A federal appeals court today struck down the ACA individual mandate — that is, the Affordable Care Act’s requirement that people have health insurance — calling the provision unconstitutional. The court’s decision hinged on Congress’s 2017 tax bill, which reduced the tax penalty for being uninsured to zero dollars.
Judge Jennifer Walker Elrod’s opinion declared the ACA individual mandate unconstitutional “because it can no longer be read as a tax, and there is no other constitutional provision that justifies this exercise of congressional power.”
What’s Next for the ACA?
Strictly speaking, the appellate court’s decision to get rid of a zero-dollar tax is inconsequential—but the case isn’t over yet. In its 2 to 1 decision, the appellate panel punted further questions about the validity of the Affordable Care Act. It sent the case back to the lower court—which one year ago said the entire law was unconstitutional—for further analysis.
Law and policy experts expect this case to eventually end up in front of the U.S. Supreme Court, which has twice in the past decade declared the ACA constitutional. If a more conservative court agrees with the appeals court, however, it could throw our health care system into chaos.
As noted by Julie Rovener at Kaiser Health News:
Hanging in the balance is not only health coverage for the roughly 20 million Americans directly served by the ACA, but also hundreds of millions more whose health care and coverage have been affected by the thousands of changes to the health care system enacted in the law. Those include provisions as wide-ranging as changes in Medicare drug copayments, requirements for calorie counts on menus, a pathway for approval of generic copies of expensive biologic drugs and, perhaps most important politically, protections for people with preexisting conditions.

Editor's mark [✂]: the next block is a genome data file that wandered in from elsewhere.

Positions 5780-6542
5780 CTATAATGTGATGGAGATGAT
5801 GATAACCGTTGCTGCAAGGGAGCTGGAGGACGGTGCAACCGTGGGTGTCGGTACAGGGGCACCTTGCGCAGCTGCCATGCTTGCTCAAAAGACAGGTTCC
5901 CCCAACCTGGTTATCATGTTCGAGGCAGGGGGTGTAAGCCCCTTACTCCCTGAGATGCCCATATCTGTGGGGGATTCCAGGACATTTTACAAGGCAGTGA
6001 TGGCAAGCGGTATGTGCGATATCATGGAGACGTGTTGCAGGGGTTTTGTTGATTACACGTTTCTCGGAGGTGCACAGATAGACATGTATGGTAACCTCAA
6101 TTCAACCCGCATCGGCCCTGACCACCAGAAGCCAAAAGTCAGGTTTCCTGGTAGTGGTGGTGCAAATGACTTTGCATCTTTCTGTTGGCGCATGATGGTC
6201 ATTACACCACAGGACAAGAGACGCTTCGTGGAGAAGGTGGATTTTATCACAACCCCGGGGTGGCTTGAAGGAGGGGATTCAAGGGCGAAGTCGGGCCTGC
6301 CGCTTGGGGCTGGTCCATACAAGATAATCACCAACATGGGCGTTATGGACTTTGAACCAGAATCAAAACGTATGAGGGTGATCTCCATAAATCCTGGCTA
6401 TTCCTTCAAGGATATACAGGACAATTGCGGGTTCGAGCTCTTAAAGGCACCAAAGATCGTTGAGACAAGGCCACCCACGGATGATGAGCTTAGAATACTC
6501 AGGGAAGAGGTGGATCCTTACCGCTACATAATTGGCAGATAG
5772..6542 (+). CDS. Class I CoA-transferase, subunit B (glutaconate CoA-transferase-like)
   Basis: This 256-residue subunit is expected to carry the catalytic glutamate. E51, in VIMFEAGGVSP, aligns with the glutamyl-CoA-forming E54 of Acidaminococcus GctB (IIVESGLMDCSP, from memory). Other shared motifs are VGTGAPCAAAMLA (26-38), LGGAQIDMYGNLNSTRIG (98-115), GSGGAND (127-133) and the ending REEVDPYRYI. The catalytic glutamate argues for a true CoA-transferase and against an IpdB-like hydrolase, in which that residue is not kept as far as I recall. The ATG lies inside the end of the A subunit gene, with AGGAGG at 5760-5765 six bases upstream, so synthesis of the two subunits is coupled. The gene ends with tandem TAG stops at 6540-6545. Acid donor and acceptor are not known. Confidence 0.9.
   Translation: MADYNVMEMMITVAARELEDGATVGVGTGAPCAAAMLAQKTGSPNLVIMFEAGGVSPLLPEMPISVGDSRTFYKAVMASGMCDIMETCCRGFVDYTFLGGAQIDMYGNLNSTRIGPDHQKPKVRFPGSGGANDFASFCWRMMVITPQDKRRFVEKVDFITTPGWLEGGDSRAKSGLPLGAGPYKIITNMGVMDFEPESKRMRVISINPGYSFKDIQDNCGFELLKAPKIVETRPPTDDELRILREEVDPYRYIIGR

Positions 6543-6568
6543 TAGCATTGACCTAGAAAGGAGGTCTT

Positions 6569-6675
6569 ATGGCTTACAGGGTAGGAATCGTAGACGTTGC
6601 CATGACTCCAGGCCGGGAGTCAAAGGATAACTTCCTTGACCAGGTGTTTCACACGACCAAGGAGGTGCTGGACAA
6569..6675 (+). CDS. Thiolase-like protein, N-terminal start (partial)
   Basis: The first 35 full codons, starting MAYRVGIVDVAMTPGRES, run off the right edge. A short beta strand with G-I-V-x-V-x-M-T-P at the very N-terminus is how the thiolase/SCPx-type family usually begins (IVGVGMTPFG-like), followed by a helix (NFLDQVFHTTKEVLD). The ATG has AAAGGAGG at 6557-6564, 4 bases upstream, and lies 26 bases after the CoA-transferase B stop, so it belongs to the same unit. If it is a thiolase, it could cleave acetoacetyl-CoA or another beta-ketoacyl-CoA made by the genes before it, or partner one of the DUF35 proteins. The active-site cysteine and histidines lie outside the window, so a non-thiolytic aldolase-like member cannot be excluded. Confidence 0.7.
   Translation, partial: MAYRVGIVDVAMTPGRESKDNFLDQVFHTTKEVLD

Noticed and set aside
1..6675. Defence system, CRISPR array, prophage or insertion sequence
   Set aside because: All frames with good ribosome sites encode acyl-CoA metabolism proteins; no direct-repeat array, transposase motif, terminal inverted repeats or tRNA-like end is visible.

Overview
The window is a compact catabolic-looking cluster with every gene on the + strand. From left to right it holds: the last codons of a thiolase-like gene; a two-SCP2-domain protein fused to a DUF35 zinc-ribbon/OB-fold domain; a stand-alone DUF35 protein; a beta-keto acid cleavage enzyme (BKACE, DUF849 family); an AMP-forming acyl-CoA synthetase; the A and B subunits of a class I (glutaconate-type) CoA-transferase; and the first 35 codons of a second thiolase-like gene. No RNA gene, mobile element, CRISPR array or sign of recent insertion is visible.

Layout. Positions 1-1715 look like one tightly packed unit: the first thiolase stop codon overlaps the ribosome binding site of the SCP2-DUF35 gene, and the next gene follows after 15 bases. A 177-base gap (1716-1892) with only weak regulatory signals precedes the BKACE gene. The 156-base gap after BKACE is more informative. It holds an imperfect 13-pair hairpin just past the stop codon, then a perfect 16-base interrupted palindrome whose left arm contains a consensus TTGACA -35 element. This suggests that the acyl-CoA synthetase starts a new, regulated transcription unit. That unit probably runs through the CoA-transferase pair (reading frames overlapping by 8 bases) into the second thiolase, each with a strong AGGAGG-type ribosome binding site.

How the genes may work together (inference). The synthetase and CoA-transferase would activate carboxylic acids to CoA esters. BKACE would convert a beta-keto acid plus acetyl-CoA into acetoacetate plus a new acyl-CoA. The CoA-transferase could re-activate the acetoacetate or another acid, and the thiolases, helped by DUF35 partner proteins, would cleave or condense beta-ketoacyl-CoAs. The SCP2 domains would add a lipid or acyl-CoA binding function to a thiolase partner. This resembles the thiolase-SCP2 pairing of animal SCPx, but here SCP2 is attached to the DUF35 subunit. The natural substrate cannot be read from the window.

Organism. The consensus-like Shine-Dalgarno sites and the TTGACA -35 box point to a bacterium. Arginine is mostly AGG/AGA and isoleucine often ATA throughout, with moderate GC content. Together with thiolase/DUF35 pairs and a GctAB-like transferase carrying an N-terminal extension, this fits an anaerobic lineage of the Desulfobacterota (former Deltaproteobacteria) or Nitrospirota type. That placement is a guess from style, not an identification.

The next big decision on the validity of Obamacare may not come down until after the 2020 election. Meanwhile, the Affordable Care Act remains in effect. As far as penalties go, states may continue to enact their own insurance mandates, backed up by state tax penalties.
For a roundup of news stories about today’s appellate court decision, see the KHN Morning Briefing.
Open enrollment for 2020 health insurance ended early this morning in most states; in others, it’s not too late to sign up. Learn more about the Affordable Care Act in your state by visiting our Obamacare learning center.